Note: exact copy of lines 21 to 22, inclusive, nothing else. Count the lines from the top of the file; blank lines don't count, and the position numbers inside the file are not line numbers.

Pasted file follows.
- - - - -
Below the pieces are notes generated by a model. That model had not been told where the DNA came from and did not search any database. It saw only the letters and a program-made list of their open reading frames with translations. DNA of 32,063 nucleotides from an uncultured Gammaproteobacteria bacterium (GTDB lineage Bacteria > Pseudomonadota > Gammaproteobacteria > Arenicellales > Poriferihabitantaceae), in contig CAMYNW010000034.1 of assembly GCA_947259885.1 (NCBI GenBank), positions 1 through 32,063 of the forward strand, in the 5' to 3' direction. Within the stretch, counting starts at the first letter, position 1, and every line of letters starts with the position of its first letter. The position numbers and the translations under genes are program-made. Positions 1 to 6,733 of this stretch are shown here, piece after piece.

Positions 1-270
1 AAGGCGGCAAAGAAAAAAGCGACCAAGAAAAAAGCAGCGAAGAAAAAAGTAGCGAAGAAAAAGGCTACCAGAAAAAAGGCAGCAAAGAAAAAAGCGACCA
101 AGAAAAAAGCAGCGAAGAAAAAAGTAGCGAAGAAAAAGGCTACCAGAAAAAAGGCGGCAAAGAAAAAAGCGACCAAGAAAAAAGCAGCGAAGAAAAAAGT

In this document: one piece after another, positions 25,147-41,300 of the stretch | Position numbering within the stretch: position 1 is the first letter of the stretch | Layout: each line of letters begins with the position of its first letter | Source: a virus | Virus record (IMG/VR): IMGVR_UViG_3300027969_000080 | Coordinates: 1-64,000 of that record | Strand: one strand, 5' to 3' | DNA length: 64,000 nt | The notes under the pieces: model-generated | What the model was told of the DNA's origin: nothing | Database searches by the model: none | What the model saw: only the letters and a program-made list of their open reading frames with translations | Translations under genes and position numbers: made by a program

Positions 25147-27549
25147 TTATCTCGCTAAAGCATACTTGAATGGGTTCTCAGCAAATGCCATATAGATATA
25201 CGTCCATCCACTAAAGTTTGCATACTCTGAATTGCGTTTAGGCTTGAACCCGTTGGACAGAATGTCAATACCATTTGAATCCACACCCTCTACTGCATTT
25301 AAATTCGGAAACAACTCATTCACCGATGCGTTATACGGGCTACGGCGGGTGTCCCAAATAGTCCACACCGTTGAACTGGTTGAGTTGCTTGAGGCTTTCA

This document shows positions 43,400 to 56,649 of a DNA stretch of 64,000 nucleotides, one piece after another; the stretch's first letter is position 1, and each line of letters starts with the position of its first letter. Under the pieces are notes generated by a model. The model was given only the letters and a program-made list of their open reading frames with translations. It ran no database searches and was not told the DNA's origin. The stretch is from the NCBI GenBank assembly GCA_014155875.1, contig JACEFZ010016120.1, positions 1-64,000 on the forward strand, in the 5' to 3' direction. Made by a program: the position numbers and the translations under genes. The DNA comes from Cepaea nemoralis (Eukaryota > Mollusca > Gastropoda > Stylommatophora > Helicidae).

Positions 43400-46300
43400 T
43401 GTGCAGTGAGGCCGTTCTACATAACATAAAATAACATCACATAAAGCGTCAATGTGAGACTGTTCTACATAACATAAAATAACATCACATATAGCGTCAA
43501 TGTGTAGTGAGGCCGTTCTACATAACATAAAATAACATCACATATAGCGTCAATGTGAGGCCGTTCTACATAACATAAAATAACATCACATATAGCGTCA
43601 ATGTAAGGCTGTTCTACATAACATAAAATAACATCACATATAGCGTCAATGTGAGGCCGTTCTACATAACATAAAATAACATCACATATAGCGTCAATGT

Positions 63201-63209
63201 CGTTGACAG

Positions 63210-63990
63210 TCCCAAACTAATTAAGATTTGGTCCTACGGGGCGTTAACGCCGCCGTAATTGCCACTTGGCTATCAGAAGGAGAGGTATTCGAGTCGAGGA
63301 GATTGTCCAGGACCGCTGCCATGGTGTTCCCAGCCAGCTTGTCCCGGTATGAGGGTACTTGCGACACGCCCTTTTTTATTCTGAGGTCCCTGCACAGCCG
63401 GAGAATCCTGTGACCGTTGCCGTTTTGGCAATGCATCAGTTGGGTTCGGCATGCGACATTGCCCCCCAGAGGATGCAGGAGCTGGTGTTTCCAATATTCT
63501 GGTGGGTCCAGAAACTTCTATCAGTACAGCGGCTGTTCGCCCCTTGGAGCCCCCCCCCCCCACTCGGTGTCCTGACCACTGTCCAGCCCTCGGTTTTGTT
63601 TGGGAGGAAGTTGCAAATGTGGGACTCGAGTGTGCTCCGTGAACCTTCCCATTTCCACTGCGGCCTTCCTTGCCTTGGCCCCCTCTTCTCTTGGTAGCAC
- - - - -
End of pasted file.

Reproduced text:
63401 GAGAATCCTGTGACCGTTGCCGTTTTGGCAATGCATCAGTTGGGTTCGGCATGCGACATTGCCCCCCAGAGGATGCAGGAGCTGGTGTTTCCAATATTCT
63501 GGTGGGTCCAGAAACTTCTATCAGTACAGCGGCTGTTCGCCCCTTGGAGCCCCCCCCCCCCACTCGGTGTCCTGACCACTGTCCAGCCCTCGGTTTTGTT